Heads up FAANG, or FAAMG, or whatever the hell the acronym is these days.
Goldman is back on Tuesday with an update to the thesis that underpinned the now infamous FAANG note that triggered a mini-rout in tech on June 9.
You’ll recall that the most important takeaway from the bank’s analysis was that tech stocks have become synonymous not only with growth and momentum (that’s kind of tautological), but also with low-vol.
Here’s the important quote:
If FAAMG was its own sector, it would screen as having the lowest realized volatility in the market.
How can low vol create a problem? Investors are increasingly focused on “volatility-adjusted” returns as they are deciding which stocks to invest in. We believe low realized volatility can potentially lead people to underestimate the risks inherent in these businesses including cyclical exposure, potential regulations regarding online activity or antitrust concerns or disruption risk as they encroach into each other’s businesses.
Mechanically, we expect that as the realized volatility of a stock drops, more passive “low vol” strategies buy the stock, pushing up the return and dampening downside volatility. The fear is that if fundamental events cause volatility to rise, these same passive vehicles will sell and exacerbate downside volatility.
In other words, these tech stocks are starting to get treated like something they are not by virtue of the self-feeding loop that creates the illusion of low volatility in names that are inherently subject to considerable risk.
Hot on the heels of that Goldman report was Bloomberg’s Dani Burger to warn that increasingly, low vol. ETFs are upping their tech exposure to record levels. That is of course part of the above-mentioned self-feeding dynamic that Howard Marks recently warned can be pernicious.
Of course the hilarious thing about that Goldman note was that it was a self-fulfilling prophecy. That is, it catalyzed a tech sell-off which certainly had a mechanical feel to it (see here from SocGen’s Andrew Lapthorne) and sure enough, the Nasdaq VIX spiked to its most extreme relative to the S&P VIX since 2000 shortly thereafter.
Don’t forget these charts we showed you on July 3:
Ok, so that brings us to this morning’s Goldman note which begins with … drumroll… that very same damn chart. Well, actually it’s the spread, not the ratio , but you get the point:
And here’s some of the accompanying color and do note that “tech is now the largest sector in a ‘Low Vol’ proxy at over 14%” (!!)…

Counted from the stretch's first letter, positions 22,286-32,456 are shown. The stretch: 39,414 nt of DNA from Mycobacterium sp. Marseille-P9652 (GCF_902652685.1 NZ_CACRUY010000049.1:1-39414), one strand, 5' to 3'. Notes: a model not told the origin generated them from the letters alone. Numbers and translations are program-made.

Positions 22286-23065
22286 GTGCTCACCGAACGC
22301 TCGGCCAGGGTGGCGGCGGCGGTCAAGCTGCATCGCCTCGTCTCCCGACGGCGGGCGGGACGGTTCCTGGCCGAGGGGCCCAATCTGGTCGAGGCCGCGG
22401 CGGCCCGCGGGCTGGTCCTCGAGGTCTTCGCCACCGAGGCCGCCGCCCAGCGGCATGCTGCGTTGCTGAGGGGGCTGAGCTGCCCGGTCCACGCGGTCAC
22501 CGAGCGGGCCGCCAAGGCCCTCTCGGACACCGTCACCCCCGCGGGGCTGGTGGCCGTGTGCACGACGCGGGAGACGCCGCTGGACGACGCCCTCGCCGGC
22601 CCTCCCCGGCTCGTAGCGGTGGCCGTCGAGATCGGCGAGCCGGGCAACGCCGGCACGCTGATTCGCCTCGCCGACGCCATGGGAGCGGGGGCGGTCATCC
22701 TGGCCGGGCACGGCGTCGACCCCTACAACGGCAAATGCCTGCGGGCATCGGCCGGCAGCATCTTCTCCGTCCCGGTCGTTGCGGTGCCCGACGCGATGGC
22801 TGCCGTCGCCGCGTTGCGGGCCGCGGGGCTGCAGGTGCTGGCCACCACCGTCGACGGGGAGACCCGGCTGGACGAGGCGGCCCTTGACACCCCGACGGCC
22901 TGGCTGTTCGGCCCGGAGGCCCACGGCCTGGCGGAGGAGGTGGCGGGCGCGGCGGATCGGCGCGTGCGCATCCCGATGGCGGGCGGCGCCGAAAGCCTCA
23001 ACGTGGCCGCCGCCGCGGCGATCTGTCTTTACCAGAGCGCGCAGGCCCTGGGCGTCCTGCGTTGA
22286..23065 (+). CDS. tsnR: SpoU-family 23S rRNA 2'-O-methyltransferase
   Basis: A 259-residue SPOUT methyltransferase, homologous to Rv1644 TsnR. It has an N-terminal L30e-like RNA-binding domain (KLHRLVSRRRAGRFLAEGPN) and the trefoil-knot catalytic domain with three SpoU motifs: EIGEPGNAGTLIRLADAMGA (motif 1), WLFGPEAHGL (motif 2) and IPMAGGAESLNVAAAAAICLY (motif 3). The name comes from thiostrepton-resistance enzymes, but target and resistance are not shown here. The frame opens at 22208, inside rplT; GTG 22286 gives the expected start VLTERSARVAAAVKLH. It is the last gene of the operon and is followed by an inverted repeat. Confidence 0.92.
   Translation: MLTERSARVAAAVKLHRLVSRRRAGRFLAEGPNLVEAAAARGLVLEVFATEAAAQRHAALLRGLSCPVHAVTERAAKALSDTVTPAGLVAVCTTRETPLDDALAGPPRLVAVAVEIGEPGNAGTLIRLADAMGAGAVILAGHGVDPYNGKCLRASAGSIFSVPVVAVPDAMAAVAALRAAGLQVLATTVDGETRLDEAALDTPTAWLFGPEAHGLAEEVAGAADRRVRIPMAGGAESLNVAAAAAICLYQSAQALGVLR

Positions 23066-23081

Decomposing Low Vol…past, present and future
The shift lower in Info Tech volatility has also driven a shift in the composition of “Low Vol” factor strategies. This can be seen in the weights of smart-beta ETFs such as the SPLV in which Tech is an increasing weight (12% vs. a 5-year average of 4% using quarter-end weights) as well as our Investment Profile (IP) Factor model, in which Tech now has the largest representation across the market (Exhibit 19). This current weight of 15% compares to an average weight of 6% over the last 5 years.
Factor characteristics have also changed. As we peer into Low Vol, we find stocks have high Size and Dividend Yield “scores”, suggesting names tend to be larger than average and offer higher yields. However, relative to history, Low Vol stocks are more skewed towards higher growth, stronger balance sheets and higher financial returns.
What is Low Vol not? Value. We find that Low Vol’s current skew towards Value is the lowest it has been in five years (current “score” of 42% vs. an average of 49%).
While “Low Vol” characteristics have likely drawn incremental flows into the sector, these can just as easily reverse.
Indeed, there are some signs that we have seen the lows of Tech volatility as the recent underperformance of the sector has contributed to a rise in both 3m and 6m measures though 12m realized levels remain below that of the S&P 500. Based on our calculations, if volatility for the lowest quintile of stocks mean-reverts to the 5Y average, volatility would move above the level of the S&P average. A caveat: the shock is likely to be muted as these companies would be removed from Low Vol strategies via rebalance.
Just let that last bit sink in for a minute.
If “low vol” names were to revert to their 5Y average, vol. would move above S&P vol. and the only thing that can save investors in low vol. products is the eventual rebalance.
Caveat fucking emptor.